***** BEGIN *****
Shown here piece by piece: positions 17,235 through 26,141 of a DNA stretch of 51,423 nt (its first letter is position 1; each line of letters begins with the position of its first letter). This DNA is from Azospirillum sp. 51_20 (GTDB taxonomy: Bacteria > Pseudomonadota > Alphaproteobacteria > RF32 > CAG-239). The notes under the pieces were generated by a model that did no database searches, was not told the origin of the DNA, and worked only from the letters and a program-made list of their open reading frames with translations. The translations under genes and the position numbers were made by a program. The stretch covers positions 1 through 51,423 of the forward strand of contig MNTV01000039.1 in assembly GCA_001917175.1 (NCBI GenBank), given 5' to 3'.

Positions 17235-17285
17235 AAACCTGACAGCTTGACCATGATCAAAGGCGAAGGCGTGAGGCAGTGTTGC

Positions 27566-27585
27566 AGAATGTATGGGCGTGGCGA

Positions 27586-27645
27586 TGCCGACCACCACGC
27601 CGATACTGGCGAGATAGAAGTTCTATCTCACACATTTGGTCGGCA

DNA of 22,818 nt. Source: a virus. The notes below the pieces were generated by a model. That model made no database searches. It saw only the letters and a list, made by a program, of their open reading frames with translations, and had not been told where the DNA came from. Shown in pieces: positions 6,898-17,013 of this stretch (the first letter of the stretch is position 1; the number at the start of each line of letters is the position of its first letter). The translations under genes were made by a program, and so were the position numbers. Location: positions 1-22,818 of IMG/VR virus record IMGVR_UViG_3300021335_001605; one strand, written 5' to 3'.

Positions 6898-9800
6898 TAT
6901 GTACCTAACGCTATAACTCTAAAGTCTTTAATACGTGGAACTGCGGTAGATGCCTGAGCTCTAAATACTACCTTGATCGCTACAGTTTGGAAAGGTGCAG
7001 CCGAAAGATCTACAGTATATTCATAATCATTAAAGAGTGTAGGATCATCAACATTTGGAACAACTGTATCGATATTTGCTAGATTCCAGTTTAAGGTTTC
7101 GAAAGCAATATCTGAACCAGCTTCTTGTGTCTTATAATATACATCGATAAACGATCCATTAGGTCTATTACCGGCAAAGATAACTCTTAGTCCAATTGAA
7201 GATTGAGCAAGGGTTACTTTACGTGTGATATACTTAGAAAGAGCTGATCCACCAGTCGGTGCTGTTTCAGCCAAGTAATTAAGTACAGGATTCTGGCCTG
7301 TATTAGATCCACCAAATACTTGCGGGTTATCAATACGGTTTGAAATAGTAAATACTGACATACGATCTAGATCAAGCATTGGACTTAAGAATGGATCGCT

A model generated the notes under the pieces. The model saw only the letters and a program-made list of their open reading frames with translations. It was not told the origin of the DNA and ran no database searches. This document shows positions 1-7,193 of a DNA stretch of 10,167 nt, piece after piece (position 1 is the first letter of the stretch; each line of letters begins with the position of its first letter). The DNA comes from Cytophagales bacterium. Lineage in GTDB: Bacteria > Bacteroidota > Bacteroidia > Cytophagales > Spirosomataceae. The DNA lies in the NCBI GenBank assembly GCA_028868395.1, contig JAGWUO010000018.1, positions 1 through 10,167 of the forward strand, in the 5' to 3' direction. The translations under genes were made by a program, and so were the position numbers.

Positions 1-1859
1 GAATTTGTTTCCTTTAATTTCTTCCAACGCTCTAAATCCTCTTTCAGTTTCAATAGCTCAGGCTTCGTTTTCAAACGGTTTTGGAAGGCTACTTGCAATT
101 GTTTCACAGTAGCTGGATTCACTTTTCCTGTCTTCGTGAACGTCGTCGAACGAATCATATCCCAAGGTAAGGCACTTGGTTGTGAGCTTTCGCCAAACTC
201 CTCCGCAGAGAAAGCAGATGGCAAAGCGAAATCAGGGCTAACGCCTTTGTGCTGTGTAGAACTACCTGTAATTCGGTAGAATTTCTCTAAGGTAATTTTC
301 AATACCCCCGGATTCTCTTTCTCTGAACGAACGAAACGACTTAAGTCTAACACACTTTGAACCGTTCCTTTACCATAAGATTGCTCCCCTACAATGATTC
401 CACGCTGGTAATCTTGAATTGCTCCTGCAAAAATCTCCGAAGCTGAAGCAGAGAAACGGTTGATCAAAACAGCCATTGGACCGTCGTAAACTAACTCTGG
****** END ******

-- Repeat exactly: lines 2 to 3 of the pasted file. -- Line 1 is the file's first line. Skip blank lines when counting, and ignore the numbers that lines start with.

Positions 17235-17285
17235 AAACCTGACAGCTTGACCATGATCAAAGGCGAAGGCGTGAGGCAGTGTTGC